The Old Croghan Man is one of these bodies preserved due to the chemical composition of boglands. Believed to be over 2000 years old, it is unique among bog people. The body was believed to naked with the exception of a leather strap around his left arm which could indicate he was of high status. The body was found at the foot of an ancient hill that was used during ancient kingship ceremonies.
Many of these bodies have been found to be tortured or maimed. The Old Croghan Man was relatively unharmed with the exception of deep cuts under his nipples. There are many suggestions that Iron Age bog bodies are the victims of ritual sacrifice. One theory suggests The Old Croghan Man attempted to become King indicated by his unusual scars. To suck an Irish king’s nipples was a sign of submission and therefore a man without nipples could never have his people submit to him and never be king.
Scientific, archaeological and botanical studies of Irish bogs never stray too far from their mythology. Tim Robinson, a naturalist and cartographer celebrated for his work Stones of Aran a topographical and mythological study of the Aran Islands gathered colleagues in a bogland to define it when they started sinking.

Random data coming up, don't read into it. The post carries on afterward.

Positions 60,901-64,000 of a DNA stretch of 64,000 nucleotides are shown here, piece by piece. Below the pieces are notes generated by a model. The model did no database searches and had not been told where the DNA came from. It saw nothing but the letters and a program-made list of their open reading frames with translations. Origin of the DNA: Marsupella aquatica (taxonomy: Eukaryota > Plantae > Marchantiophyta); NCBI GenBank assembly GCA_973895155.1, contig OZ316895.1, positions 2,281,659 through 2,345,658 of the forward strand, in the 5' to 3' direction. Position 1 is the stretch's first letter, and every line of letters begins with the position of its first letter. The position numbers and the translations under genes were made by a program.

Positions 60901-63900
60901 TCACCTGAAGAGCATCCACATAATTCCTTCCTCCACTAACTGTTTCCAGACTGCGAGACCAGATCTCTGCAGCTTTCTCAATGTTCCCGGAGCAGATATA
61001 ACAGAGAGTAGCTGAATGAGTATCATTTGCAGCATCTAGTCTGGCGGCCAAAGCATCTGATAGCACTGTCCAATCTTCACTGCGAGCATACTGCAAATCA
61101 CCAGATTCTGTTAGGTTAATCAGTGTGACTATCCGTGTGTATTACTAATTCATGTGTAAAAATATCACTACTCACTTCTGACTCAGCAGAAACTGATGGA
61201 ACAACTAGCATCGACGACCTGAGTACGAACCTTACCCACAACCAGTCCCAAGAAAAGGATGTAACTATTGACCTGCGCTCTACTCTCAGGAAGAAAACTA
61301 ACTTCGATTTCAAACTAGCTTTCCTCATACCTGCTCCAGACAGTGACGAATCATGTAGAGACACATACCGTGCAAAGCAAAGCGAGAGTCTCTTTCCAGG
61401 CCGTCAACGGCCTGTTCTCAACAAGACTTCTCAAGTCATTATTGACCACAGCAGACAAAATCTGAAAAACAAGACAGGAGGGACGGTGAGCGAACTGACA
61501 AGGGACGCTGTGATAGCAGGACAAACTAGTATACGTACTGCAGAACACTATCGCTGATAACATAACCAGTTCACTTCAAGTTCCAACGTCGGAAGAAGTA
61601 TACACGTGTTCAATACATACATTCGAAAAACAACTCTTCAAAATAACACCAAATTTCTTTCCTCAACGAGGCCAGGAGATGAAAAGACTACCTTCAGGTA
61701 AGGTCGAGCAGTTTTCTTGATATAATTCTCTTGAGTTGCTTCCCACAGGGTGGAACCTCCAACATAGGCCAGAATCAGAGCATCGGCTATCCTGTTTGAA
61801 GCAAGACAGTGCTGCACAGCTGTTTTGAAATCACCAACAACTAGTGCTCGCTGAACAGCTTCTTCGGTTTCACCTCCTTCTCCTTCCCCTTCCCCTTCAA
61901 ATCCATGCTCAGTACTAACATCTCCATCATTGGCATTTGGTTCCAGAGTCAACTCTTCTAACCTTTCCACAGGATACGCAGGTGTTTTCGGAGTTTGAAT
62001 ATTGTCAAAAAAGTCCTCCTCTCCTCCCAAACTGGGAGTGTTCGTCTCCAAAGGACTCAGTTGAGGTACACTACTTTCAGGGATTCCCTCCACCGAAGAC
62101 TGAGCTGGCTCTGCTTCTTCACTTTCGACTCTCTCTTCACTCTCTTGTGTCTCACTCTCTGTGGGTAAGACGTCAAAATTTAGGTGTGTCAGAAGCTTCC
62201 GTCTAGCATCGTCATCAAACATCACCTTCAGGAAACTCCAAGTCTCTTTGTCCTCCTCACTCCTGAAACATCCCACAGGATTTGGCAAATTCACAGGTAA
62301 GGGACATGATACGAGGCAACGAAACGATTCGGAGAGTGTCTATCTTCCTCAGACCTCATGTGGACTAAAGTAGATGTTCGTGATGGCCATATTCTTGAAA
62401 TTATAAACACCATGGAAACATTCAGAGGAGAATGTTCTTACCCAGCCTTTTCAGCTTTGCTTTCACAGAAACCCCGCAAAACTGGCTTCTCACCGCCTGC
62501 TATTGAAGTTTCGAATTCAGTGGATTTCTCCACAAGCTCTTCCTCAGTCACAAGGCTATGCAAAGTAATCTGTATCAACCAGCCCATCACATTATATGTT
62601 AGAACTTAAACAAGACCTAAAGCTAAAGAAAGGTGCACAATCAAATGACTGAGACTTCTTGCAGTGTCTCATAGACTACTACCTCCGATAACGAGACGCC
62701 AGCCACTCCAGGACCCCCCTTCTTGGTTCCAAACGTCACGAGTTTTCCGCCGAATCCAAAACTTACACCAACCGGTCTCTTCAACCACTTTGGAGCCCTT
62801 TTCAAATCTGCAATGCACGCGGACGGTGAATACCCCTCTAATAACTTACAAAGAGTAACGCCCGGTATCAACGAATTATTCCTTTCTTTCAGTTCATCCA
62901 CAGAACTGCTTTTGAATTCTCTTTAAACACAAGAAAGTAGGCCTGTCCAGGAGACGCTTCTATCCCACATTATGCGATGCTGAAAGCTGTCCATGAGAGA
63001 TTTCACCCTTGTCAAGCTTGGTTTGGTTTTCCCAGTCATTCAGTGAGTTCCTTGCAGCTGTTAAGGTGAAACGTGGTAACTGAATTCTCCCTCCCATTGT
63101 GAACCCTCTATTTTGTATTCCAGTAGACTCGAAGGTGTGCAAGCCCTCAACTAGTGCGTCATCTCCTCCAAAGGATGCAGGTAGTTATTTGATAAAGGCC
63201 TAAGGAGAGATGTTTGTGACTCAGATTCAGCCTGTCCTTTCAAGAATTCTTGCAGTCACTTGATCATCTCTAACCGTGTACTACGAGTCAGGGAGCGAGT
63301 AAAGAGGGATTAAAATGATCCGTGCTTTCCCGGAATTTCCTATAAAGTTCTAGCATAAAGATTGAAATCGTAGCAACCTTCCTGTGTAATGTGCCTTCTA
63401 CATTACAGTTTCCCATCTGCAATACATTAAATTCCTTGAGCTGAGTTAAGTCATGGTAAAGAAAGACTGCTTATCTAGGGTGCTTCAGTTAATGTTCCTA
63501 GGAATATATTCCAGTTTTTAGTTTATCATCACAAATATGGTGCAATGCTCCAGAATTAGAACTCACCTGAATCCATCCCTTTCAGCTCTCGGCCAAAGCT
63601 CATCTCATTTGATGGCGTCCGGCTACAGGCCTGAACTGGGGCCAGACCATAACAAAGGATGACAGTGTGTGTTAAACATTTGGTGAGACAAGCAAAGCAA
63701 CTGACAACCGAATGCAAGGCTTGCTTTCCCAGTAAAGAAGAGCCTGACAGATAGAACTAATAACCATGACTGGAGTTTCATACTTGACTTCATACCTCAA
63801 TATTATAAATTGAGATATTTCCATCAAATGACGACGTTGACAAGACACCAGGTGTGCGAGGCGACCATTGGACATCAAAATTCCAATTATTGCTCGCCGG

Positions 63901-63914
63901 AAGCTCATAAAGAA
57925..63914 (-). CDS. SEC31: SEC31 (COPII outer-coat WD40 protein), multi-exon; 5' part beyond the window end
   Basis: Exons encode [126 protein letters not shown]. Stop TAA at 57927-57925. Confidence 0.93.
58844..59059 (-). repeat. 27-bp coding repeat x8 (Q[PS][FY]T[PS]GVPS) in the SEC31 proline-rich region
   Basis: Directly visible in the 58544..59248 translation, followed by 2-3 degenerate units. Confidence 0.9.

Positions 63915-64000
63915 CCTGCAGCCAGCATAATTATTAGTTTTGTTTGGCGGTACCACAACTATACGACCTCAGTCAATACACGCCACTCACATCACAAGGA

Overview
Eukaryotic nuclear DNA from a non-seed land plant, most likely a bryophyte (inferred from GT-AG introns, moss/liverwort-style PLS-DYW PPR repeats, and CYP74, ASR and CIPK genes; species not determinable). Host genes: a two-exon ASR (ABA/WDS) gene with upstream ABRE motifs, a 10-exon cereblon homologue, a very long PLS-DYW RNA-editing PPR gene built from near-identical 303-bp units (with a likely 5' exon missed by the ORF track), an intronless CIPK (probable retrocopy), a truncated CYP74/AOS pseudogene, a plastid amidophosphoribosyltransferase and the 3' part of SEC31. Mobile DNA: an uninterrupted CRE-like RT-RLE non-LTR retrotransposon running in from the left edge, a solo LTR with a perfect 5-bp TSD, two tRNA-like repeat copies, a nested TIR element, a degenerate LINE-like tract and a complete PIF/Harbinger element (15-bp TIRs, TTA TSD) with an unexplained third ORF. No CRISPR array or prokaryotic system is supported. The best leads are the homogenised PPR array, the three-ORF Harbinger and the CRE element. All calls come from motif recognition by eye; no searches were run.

“Mind is being reabsorbed into matter; humanity’s imposition of languages, order, meaning, is being sucked down and choked off by Nature”
Even a scientific examination can’t ignore the ancient folklore and history that seeps from the bog’s damp surface. Maybe it is this mysterious timelessness that placed the bog at the hearth of Irish identity. The bog in addition to butter and bodies is a mythological and cultural preserver offering an insight into ancient pagan times.
Bogs and mythology.
The bog’s unique composition has led to rare and unusual geographical phenomenons that may be the source of the landscape’s mythological abundance. There are ditches and holes where the spongy soil turns to a thick liquid form in which things or people will sink in. People believed many of these bog holes to be bottomless and were a source of fear for people as they can be camouflaged into the landscape.
Unexplainable movements in the earth creating “bog bursts” where water under the soil moves causing a soil movement similar to volcanic ones terrified and bewildered people. In 1672 at Kapanihane bog in County Limerick there was a reported sound of thunder and “little whisking winds” before the land moved with “movement like waves” that engulfed a cottage.
The strange lands that weren’t fully underwood and had strange movements could be hostile which could explain the existence of the Bo Man fairies. These unusual fairies would attempt to destroy those travelling through boglands. Myths often develop to teach lessons and explain natural phenomena in the absence of scientific understanding. The strange landscape of boglands with many rare geographical features and occurrences explains for the large mythology surrounding it.
Heaney and Irish bogs
Bogs have become intricately linked with Irish identity. Over thousands of years the inhabitants of this Island have used this unique terrain. From maturing buried butter to inspiring Ireland’s artistic tradition. Seamus Heaney described the distinctive “black butter” soil in Bogland,